Evading the arms embargo

G. Ande marshals another argument to show that arms embargo won’t work:

“The UNSC may be aware of the fact that if there is anything that it will be able to achieve through the sanctions, it will be the dimming of the spotlight for Mr. Isayas’s super ego and his relevance as a major player in the Horn of Africa. But then the Eritrean government is being led by a shrewd leader who has the capacity to navigate through the underworld and provide clandestinely for his war machine. He has close to 30-years experience as a leader of a liberation movement that has successfully weathered many storms and upheavals. Mr. Isayas has successfully made ends meet for his liberation army against all odds and against a strong undercurrent of world power indifference and at times outright opposition for his liberation efforts. So, I am not sure if that the arms embargo imposed on his regime will have any effect on his fire power nor on his ability to provide continued support for the Al Shabaab.”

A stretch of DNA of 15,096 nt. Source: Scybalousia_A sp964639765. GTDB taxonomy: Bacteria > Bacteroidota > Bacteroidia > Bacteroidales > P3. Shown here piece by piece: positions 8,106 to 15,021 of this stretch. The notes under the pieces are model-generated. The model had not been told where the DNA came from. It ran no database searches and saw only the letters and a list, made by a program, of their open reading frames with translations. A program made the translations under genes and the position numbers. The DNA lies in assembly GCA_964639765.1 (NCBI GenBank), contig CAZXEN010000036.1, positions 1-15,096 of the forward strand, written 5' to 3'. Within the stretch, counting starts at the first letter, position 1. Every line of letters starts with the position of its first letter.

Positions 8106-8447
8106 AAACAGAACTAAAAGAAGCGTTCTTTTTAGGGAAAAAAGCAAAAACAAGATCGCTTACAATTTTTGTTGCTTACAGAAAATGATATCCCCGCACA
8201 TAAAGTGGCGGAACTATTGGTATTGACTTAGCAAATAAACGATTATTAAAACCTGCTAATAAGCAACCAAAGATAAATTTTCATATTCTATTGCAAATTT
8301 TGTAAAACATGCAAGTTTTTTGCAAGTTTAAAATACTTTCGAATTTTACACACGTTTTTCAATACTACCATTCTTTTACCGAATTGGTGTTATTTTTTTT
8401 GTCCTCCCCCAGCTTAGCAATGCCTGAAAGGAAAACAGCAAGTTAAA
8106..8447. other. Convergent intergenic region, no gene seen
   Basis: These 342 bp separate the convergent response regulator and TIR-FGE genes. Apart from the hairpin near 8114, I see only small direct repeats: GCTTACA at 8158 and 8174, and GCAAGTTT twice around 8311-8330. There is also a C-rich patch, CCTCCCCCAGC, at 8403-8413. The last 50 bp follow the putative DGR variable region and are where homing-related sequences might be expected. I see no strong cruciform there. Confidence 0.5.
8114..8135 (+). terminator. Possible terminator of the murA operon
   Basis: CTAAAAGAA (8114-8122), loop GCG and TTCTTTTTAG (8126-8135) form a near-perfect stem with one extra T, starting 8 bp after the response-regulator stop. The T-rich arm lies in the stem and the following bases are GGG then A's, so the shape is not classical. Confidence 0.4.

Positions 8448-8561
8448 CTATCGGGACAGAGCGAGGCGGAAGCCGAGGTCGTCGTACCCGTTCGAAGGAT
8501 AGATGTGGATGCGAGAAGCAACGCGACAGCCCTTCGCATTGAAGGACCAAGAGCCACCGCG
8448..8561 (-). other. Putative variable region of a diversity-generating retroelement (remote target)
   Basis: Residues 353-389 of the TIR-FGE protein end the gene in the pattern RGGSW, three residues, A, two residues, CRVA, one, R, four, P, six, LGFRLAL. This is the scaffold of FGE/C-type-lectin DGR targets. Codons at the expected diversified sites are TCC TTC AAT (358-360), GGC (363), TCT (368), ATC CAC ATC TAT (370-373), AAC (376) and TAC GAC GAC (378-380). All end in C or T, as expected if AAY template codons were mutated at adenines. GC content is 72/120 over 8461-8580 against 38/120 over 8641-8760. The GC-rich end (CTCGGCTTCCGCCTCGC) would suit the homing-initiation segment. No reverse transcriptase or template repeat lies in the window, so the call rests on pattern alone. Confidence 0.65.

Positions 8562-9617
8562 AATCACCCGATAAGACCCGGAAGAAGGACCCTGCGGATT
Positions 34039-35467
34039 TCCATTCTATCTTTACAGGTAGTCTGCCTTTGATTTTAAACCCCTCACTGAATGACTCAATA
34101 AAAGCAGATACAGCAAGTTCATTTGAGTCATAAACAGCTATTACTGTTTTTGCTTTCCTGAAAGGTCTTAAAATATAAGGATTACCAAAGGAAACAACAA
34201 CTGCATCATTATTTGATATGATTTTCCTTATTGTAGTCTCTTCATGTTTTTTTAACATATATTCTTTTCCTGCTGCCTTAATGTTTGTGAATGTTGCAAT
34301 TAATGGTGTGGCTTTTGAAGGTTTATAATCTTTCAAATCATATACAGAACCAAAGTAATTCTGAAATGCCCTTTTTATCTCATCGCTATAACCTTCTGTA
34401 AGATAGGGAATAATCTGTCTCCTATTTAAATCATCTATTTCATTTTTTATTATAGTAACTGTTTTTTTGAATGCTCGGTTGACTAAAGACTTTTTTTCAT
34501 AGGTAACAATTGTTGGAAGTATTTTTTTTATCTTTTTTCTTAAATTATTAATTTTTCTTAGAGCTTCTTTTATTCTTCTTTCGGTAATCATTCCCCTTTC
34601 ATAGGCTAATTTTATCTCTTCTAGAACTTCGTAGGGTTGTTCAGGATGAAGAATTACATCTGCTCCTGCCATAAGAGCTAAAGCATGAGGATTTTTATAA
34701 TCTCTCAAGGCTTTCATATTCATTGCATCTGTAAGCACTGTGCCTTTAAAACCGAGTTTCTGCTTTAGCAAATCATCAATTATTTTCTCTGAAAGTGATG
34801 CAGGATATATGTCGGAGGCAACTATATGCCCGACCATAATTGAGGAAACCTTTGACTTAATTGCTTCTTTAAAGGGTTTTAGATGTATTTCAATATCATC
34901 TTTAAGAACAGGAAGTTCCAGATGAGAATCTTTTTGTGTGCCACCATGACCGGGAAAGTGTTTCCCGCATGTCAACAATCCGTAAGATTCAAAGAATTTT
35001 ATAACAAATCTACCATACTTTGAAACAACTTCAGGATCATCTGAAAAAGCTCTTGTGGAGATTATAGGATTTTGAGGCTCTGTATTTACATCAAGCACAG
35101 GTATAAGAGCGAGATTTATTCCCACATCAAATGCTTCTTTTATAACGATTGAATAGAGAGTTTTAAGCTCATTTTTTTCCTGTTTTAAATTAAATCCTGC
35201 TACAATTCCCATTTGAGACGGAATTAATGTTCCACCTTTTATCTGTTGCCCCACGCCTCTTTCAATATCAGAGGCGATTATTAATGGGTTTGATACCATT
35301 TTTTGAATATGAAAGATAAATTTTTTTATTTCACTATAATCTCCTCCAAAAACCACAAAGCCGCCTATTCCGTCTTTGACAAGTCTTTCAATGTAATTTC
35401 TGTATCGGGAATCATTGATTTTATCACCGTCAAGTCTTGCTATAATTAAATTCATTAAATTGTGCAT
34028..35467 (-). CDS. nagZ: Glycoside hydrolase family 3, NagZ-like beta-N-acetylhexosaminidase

Leaving aside his unabashed admiration for the Grand Fool of Asmara, he is telling us that Isaias can outwit the UN where Saddam failed. He completely ignores the glaring contrast between arming a guerrilla movement, and for that matter one that couldn’t manage to get a single shoulder fired anti-aircraft missile throughout its 30 years of existence (unlike many other movements), and arming a national army, one that requires fighter jets, helicopters, tanks, armored vehicles, missile and rocket launchers, radar systems, boats, warships, etc. This is especially so in the case of Eritrea, a nation that is still on war footing with Ethiopia. The Kalashnikovs that the Arab world so readily provided or were captured from the Ethiopian army during ghedli provide no justification for granting extraordinary ability to the “shrewd leader” that he never had. Then, as now, the fool managed to prevail by taking unacceptable horrendous human costs. Ghedli’s victory was not only pyrrhic because of the unacceptable human cost it required to sustain itself, but also because it has proven to be unsustainable given its trajectory that has led us to this dead end. It is the very “calculated risk” (another phrase that G. Ande invokes to infuse intelligence to Isaias’ suicidal deeds that provoked sanctions) that Isaias perfected during the ghedli era that have been causing havoc in independent Eritrea.